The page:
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Section 3 Equality Act 2006 about to be repealed - Take action - Email your MP before 16th April 2013 - #saves3

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John
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Professor Sir Bob Hepple QC talks about Section 3 click here for Youtube video.<

from PCS

Help protect equality law - email your MP now<

 

The government is planning to abolish fundamental equality law on Tuesday 16 April but you can help preserve it.<

Under threat is the general equality duty which lays out the fundamental principles society should strive for.

Use our e-action< to ask your MP to support a House of Lords amendment to stop the repeal of section 3 of the Equality Act 2006 when the bill returns to parliament. 

Our e-action< also has a link (once you enter your postcode) to a video of professor Bob Hepple QC, an expert in equality law, explaining why the general equality duty is so vital.

Sign it and send to your friends and colleagues today.<

Let's build on earlier success

The e-action we ran in March< helped rally significant support  for the Lords amendment, with more than 17,000 emails sent in a few hours.

Many peers called PCS to congratulate us and commented that they had never heard so many conversations about the EHRC and the Equality Act in and out of the chamber.

If you're on Twitter you can also help get the link out there using the #saves3 hashtag< or add a link to our action on your Facebook page.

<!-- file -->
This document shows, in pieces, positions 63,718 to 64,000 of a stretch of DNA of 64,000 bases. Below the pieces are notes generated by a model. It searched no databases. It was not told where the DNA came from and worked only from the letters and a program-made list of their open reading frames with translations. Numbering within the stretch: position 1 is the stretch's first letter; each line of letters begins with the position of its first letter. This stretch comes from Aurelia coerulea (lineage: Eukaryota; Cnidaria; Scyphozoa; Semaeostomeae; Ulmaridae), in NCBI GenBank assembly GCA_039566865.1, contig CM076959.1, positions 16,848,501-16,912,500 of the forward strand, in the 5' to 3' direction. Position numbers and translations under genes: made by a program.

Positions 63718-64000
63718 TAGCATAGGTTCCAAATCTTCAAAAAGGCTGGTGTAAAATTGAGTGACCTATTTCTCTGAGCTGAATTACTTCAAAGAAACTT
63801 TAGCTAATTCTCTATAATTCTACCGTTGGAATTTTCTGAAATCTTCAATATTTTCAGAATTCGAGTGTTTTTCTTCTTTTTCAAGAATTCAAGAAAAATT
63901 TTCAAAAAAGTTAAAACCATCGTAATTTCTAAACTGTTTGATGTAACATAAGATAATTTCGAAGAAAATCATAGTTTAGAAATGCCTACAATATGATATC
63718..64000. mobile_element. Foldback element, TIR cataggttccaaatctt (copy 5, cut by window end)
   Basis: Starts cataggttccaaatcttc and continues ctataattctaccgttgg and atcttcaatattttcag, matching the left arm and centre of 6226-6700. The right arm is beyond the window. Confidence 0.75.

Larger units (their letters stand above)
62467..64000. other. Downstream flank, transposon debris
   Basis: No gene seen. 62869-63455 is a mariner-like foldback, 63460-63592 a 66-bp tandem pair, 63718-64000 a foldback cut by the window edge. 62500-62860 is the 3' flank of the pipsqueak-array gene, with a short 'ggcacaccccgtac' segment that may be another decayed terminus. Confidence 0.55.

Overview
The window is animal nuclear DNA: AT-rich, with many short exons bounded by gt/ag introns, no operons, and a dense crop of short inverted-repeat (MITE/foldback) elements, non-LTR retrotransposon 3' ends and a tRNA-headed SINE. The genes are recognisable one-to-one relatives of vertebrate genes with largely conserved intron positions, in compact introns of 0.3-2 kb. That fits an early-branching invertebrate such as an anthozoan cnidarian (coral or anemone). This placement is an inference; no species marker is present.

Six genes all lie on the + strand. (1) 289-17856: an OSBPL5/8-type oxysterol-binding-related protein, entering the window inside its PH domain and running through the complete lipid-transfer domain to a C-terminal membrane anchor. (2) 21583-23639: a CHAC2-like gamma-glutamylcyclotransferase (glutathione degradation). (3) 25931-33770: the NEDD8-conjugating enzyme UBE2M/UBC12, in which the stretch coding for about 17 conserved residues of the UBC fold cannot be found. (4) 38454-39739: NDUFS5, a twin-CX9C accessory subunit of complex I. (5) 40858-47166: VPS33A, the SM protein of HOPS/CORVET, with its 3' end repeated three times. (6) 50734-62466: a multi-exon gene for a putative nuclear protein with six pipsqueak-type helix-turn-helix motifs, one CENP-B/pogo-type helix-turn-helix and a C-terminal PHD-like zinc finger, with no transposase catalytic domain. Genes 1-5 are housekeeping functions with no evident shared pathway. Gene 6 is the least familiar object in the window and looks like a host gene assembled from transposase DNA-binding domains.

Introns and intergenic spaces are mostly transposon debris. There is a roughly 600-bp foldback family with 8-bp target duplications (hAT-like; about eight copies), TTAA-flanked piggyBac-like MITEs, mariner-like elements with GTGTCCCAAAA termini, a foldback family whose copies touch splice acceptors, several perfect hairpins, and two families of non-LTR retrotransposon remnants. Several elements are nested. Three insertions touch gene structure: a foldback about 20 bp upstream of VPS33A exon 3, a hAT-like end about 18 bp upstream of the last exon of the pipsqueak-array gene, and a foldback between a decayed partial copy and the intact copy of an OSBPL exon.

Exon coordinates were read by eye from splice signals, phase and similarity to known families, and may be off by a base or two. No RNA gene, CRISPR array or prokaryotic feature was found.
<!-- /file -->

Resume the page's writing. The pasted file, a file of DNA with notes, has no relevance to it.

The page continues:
Please email your MP today: www.pcs.org.uk/saves3 <

 

Equality victory in the Lords<

 

Our members helped to pull off a stunning win to save the general equality duty, which provides the fundamental principles that society should strive for.<

The House of Lords voted by a majority of 51 to save the duty, and clarify the contribution that the Equality and Human Rights Commission should make towards those aims, last night.  

 

The stunning win - the 67th defeat in the Lords for the coalition government - saw 217 Lords vote to keep the general equality duty contained in section 3 of the Equality Act 2006, and just 166 vote with the coalition government to repeal it.    

Emergency action

Lords received emails from PCS members and equality supporters after an emergency email action was set up last Thursday evening. The function was taken down after just 18 hours as lords fed back that they were going to vote for the amendment and they were being overwhelmed by the support shown. 

The mobilisation of campaigners on the vote was part of an ongoing and long-standing campaign on the Enterprise and Regulatory Reform Bill that started with members responding to the government consultation in 2011 on the future of the Equality and Human Rights Commission. This was also successful, with a ratio of 6:1 respondents saying that section 3 should not be repealed, despite attempts by the right-wing press to smear all equality work. 

The campaign is far from over and the matter will soon go the House of Commons where MPs will have to vote on section 3. While the numbers are against us in the Commons, we will campaign harder than ever to get all the support we can for equality.